Are men ready for Shopbop? Shopbop sure hopes so. The online retailer is looking for a Divisional Merchandise Manager for Menswear, and confirmed the launch on Twitter. What brands are they looking for? It's anybody's guess at this point, but Fashionologie has some great ideas. Let's break it down. Who's the competition?
Online-only retailers that cater specifically to men, like Mr. Porter, are few and far between, especially after Gilt Groupe closed down their full-priced men's site, Park & Bond. Net-a-Porter, sister site to Mr. Porter, caters to a somewhat older, more affluent customer than Shopbop currently does. Net-a-Porter and Mr. Porter both have a strong emphasis on designer in their editorial features and merchandising, with a scattering of contemporary (and an assortment of J. Crew pieces) to lower the entry price point for basics. Conversely, Shopbop has a predominantly contemporary slant with an assortment of designer items, mostly in accessories. I expect the new menswear site to also have a heavy contemporary focus with a smaller assortment of designer key items (think sunglasses, shoes, wallets). The new site should skew younger and be significantly more affordably than Mr. Porter.
Specialty stores with a strong online presence like Azalea in San Francisco or Revolve Clothing are definitely in the same game in terms of price point and merchandising. This is a big player coming to the market that the specialty stores should be cautious of, especially because none have the buying and logistics heft behind them that Amazon provides for Shopbop.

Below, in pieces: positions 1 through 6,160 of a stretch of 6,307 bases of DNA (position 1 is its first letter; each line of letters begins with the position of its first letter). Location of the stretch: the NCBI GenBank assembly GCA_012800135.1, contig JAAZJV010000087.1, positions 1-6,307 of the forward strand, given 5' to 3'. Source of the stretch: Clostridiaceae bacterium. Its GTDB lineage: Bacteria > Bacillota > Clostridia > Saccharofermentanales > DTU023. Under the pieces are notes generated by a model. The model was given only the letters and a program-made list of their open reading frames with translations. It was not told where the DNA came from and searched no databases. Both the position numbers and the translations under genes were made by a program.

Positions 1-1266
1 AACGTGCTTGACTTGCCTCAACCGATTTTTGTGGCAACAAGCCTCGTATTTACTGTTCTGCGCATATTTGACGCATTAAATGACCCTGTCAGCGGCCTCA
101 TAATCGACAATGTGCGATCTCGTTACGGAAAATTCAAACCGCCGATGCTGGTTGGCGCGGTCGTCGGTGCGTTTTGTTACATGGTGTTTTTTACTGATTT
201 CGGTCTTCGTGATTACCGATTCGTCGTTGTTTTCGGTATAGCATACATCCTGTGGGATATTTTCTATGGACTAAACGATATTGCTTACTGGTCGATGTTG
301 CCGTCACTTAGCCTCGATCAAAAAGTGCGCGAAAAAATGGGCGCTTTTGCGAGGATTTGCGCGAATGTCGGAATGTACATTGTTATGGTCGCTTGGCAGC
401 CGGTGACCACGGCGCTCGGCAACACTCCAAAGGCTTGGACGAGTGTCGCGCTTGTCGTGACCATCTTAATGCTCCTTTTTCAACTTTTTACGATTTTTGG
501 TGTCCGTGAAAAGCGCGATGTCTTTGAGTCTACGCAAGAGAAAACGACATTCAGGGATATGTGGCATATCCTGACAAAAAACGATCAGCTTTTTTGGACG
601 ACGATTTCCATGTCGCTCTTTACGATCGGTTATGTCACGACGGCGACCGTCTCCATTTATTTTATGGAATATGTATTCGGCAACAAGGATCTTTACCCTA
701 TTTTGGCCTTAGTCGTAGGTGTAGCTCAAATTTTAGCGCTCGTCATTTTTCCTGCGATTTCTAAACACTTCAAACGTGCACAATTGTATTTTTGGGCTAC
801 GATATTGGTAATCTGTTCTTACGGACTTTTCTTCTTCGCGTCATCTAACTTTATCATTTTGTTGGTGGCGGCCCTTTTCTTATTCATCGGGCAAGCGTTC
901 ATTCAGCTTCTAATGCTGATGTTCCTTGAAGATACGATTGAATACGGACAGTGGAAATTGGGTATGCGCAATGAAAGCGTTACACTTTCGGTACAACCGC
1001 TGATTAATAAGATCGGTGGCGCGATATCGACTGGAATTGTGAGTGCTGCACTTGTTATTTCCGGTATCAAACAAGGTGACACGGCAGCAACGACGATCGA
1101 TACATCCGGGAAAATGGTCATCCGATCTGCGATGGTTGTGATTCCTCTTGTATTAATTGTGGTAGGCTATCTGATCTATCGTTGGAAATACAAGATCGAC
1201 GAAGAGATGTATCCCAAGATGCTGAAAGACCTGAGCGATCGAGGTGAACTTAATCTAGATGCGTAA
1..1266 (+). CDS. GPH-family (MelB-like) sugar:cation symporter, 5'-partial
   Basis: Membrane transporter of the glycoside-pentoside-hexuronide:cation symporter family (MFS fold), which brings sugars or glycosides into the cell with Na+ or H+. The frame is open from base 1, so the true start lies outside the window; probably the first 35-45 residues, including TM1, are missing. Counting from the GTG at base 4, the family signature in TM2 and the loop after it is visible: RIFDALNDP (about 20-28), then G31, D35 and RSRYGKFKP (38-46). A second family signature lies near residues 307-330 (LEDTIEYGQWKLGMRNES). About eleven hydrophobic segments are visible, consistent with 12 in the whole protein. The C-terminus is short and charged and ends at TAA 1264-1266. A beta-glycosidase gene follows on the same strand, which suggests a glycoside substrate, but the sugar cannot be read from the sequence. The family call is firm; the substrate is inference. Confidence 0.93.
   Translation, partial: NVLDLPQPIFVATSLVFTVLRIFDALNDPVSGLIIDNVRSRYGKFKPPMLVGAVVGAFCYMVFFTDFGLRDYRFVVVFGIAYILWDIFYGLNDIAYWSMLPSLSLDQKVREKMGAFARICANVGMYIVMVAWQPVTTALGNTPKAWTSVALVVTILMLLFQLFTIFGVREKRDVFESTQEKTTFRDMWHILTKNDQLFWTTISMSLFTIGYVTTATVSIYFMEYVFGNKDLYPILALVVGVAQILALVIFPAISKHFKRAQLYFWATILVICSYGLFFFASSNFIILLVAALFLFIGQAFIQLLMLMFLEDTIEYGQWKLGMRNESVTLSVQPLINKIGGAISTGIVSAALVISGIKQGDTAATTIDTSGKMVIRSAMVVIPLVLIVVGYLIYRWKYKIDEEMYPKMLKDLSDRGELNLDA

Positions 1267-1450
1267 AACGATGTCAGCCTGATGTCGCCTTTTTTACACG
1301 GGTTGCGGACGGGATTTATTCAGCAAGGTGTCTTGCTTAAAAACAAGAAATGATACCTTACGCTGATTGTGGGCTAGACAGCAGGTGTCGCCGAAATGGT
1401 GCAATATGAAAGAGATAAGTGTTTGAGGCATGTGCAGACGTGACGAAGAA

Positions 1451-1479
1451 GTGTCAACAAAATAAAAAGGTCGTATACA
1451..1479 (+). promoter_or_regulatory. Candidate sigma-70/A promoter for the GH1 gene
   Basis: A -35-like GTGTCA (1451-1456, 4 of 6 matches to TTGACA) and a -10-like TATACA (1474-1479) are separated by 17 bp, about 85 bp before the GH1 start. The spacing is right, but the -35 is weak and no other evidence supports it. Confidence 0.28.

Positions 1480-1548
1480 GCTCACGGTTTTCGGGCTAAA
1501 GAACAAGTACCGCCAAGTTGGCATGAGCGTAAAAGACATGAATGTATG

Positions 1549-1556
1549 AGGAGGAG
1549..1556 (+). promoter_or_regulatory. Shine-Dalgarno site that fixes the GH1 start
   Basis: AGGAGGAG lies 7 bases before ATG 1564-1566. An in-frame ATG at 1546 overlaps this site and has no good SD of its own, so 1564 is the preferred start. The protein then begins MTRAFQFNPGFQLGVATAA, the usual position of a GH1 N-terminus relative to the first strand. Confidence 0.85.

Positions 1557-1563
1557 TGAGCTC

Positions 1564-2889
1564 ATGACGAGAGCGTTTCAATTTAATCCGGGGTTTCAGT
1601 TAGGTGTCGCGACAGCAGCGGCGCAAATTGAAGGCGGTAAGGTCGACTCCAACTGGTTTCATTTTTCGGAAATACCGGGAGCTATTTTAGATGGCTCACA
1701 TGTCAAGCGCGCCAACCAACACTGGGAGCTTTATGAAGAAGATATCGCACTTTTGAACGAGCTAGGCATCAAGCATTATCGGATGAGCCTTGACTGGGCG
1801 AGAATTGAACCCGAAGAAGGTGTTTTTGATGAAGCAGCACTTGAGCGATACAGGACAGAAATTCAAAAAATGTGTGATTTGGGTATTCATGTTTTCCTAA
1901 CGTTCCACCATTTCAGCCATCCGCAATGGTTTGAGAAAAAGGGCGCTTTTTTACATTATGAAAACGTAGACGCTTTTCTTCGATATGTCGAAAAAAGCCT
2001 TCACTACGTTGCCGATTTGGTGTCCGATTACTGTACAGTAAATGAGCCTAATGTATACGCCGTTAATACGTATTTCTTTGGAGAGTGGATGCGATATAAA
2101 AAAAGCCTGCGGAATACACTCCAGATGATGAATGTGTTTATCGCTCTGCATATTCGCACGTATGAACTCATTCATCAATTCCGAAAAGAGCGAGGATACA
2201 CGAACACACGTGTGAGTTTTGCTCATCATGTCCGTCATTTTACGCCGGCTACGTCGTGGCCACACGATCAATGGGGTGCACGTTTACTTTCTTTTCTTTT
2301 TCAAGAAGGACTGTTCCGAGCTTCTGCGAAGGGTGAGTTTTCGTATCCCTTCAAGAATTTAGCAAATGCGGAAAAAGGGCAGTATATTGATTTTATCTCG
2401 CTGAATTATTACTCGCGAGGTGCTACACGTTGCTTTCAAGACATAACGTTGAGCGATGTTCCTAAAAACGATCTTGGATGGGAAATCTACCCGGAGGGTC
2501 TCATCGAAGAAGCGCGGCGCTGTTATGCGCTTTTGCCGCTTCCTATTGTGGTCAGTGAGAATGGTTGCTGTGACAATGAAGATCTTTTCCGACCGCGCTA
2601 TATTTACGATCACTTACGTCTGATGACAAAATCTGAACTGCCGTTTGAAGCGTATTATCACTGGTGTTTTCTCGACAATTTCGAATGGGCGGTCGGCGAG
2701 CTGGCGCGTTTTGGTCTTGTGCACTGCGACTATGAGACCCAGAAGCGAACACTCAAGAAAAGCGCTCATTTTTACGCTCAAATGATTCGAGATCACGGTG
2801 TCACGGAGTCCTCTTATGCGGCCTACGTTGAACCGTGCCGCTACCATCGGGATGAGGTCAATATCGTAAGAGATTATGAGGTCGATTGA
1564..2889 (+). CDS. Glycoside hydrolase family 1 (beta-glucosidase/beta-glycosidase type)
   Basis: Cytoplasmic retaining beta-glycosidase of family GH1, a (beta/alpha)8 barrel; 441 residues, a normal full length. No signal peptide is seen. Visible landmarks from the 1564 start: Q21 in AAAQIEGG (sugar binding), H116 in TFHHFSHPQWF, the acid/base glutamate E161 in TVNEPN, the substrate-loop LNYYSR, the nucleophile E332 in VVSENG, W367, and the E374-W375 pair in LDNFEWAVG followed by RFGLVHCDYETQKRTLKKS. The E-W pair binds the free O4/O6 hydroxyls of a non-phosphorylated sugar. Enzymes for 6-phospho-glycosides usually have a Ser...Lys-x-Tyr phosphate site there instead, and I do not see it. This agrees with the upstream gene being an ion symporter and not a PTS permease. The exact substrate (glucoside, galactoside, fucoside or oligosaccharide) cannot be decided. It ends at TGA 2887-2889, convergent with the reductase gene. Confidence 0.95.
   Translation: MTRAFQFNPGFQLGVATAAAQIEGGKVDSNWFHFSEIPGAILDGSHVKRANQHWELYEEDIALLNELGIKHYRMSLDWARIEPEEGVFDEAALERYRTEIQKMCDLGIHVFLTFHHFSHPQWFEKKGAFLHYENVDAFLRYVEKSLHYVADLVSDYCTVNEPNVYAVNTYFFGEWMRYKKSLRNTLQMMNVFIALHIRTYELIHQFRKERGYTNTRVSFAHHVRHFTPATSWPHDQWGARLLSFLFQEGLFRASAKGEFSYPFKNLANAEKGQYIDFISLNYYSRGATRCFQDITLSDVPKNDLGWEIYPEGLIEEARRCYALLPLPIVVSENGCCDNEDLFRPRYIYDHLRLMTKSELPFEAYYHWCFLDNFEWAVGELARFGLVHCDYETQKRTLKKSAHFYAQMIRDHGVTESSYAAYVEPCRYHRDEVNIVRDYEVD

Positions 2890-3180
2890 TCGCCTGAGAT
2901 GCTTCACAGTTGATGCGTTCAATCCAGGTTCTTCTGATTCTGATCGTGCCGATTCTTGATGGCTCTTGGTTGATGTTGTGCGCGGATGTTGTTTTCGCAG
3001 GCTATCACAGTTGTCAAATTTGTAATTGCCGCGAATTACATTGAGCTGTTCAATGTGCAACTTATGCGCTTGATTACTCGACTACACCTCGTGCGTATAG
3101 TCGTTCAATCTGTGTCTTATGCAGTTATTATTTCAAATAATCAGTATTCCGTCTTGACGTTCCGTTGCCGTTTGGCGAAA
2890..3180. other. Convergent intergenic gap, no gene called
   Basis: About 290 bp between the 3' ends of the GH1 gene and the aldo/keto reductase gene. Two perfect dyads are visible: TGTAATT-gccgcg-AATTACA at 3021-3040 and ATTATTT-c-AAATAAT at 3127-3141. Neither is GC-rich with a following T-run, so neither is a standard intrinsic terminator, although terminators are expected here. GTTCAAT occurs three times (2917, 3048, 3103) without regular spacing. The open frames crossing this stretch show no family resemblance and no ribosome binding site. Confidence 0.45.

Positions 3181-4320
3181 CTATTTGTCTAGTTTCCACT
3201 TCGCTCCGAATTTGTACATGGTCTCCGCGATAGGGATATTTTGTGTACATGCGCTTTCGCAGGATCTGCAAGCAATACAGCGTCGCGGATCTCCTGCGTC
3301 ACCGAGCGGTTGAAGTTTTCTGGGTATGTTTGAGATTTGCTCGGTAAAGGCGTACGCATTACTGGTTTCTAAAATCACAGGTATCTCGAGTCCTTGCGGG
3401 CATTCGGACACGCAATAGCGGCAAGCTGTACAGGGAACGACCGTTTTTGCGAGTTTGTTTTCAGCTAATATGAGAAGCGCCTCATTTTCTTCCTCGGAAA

There should be healthy competition from department stores, who have been stepping up their designer and contemporary game for men, especially Bloomingdale's, as well as Saks and Nordstrom. These three department stores I predict will have the most merchandising overlap with Shopbop. They cater to men who have an awareness of fashion and trend, and are comfortably incorporating key items into their wardrobes every season, but are unlikely to look for brands like Givenchy or Lanvin. Beyond that, Neiman-Marcus' men's department is more staid and Barneys' is more advanced than what Shopbop will probably carry.
What brands will they carry?
My guess is that there will be some overlap with Shopbop. Any big brand that also has a men's line, like Vince, T by Alexander Wang and Rag & Bone, will likely show up. Taking a quick look over Shopbop's designer list, this could also include brands like Opening Ceremony, Vince, Acne, A.P.C., Theory, and James Perse. There's likely to be a strong denim component, probably basics from 7 for All Mankind, J Brand and Joe's Jeans, plus trendier items from Rag & Bone and BLK DNM. I'm not sure what designer brands will be the first to sign up, but I think their chances for Maison Martin Margiela, Viktor & Rolf, and Yigal Azrouel are good, considering they're already carried in women's. I expect the merchandising to be fairly core at first, with a certain amount of trendier items to showcase on the front page.
Will they succeed?
Most men aren't really familiar with Shopbop, but that's probably the least of their worries. With Amazon (which owns Bop LLC) on their side, they could surely launch a heavy marketing campaign. The Shopbop buyers are already established and they could buy deep and at their usual discount for brands they already buy. They have the warehouse and logistics prowess and the ability to invest heavily without expecting an immediate return on investment. International customers could be accommodated from the start. And, really, the competition is still sparse at this point. I give them more than a fighting chance, a better chance than Park & Bond, as long as they can build a strong brand and convince men who might otherwise be turned off by a brand they associate with their sisters, girlfriends, and female peers. If they can pull it off as well as Mr. Porter, I'll be a loyal shopper. At least, during sale season.